Here's the thing, it's pretty much entirely subjective. Pick the one you like the looks of more. I like watching unboxings when it comes to cases personally. I'd watch a few for both cases and from there make a decision.
Maybe, but I wouldn't hold my breath. White motherboards are JUST starting to trickle in. First was the ASUS (I think it was called) Sabranco sabertooth motherboard, then this MSI Krait motherboard. Besides that there's the new ASUS X99 Deluxe board they teased yesterday.
There is the new MSI Z97 Krait motherboard coming out that you might want to look into for a black and white color scheme.
Either or, the difference in performance is pretty small. If the pricing is similar may as well go haswell.
You'd have to uplug the leds for the i/o panel lighting.
No it is not, it's the temperature at which the CPU will shut itself down to prevent thermal damage.
EDIT: To explain further. If you run your CPU stress testing software (AIDA64 IBT or whatever you prefer) and you hit 95C, that means that at the MOST EXTREME SYNTHETIC WORKLOAD you hit a MAX TEMP of 10 C BELOW the thermal threshold. That is absolutely fine because you will NEVER hit that temperature in real world operation anyway.
Only blocks that have leds are the xspc razor/raystorm and the new swiftech blocks.
Don't think it can do both at once.
EDIT: Change the PSU to this http://pcpartpicker.com/part/evga-power-supply-120g21600x1
Instead of a 295x2 get separate 290x instead. It's cheaper and gives you the same performance. Heck you could go to 290s and get 3 for the same price as that 295x2. Honestly with this budget done right you could probably go quad 290 for the budget.
PCPartPicker part list / Price breakdown by merchant
there is no 760ti?
PCPP doesn't list individual vendor sites for purchase, only retailers like Amazon etc.
Well...the only performance you need is enough to get the overclock you want at safe temperatures right? Thing is safe temperatures for a 4790k are anything beneath 105C (a lot of people say they prefer beneath X but the only number to worry about is 105). With that in mind, most any dual fan CLC would work fine. Honestly pick what you like the looks of the most, they'll all cool enough to get you the performance you want.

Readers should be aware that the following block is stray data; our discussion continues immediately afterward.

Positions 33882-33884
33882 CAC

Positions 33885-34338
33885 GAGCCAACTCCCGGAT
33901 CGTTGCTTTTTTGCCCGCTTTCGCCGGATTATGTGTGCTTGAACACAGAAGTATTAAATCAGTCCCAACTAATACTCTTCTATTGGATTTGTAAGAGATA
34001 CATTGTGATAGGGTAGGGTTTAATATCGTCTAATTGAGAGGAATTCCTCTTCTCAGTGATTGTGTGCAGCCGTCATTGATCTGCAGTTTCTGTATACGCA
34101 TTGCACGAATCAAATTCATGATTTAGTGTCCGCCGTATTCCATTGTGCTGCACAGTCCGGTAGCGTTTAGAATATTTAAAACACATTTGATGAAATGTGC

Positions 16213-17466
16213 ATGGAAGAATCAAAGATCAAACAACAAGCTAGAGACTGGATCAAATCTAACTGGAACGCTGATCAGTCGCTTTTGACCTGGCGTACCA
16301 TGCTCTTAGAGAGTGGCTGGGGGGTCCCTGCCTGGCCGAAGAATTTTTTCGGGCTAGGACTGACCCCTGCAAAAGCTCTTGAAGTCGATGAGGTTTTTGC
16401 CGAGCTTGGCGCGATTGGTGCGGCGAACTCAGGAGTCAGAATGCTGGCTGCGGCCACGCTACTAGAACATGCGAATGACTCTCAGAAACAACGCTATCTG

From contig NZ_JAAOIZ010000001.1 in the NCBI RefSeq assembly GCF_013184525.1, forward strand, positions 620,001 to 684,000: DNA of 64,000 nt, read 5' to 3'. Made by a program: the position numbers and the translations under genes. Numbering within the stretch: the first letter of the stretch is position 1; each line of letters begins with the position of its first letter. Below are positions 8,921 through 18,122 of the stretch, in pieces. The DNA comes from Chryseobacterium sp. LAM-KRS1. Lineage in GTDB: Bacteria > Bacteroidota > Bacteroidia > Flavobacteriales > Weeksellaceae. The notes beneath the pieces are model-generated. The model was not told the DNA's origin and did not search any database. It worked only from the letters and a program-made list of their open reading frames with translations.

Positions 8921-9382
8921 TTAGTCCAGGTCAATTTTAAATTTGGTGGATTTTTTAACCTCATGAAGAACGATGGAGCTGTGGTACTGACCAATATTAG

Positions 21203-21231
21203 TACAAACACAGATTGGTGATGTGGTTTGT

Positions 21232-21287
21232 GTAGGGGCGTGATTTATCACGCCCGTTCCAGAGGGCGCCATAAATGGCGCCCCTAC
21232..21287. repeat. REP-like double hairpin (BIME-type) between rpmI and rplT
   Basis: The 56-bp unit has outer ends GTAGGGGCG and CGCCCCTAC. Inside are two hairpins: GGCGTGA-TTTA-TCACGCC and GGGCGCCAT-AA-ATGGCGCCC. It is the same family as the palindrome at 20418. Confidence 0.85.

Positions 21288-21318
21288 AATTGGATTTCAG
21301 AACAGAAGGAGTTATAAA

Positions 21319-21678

Honestly the two best cases for airflow are the Silverstone Raven series and the Corsair Air 540. The RV05 (Raven) comes with some great 180mm fans for airflow and rotates the motherboard 90 degrees so the back i/o faces upward (shielded so you don't see it). The fans are put in the bottom of the case flowing up to a single 120mm exhaust and no intakes/exhausts on the sides to keep one steady stream from top to bottom (convection style). I don't think it's out yet but reviews of it have been really pleased with the noise and cooling performance. Unfortunately for push pull you can't really use this case unless you use an h80i, in which case I'm not sure about push pull.
The Air 540 is also great for airflow because there is no obstruction between the front intakes and the components. The 5.25 bays are in a separate compartment along with the PSU and SSDs. The hard drives mount to the bottom of the case as well so you have space for 3 120mm fans in front with no obstruction to the GPUs and other components.
Honestly not very impressed personally. I don't see the x99/any HEDT platform being all that useful UNLESS you need a lot of cpu cores for your work/usage. Fact is plx chips exist to give you 32 pci lanes on z97 and IPC wise the desktop lineup of CPUs is always a generation ahead, meaning normally around 10-15% faster than x99/HEDT CPUs core for core. As for DDR4 ram speed doesn't impact me much personally so I don't care much.
Also limiting the 5820k to 28 pci lanes is pretty lame.
My personal suggestion would be to ditch the extra fans, ditch the optical drive (you can install windows via a usb stick), switch to windows 8/8.1 for dx12 support, and ditch the fan controller. With the 85 bucks you've saved from those changes you could either get a better GPU like a 290 or get an SSD. Fact is with the fan controller you can control fans from your motherboard with the software suite you can get for it off the website, and the extra fans aren't going to improve things as much as getting a more powerful graphics card or an SSD. Another possible suggestion is to pick up an aftermarket cpu cooler like a 212 evo or something to allow you to overclock.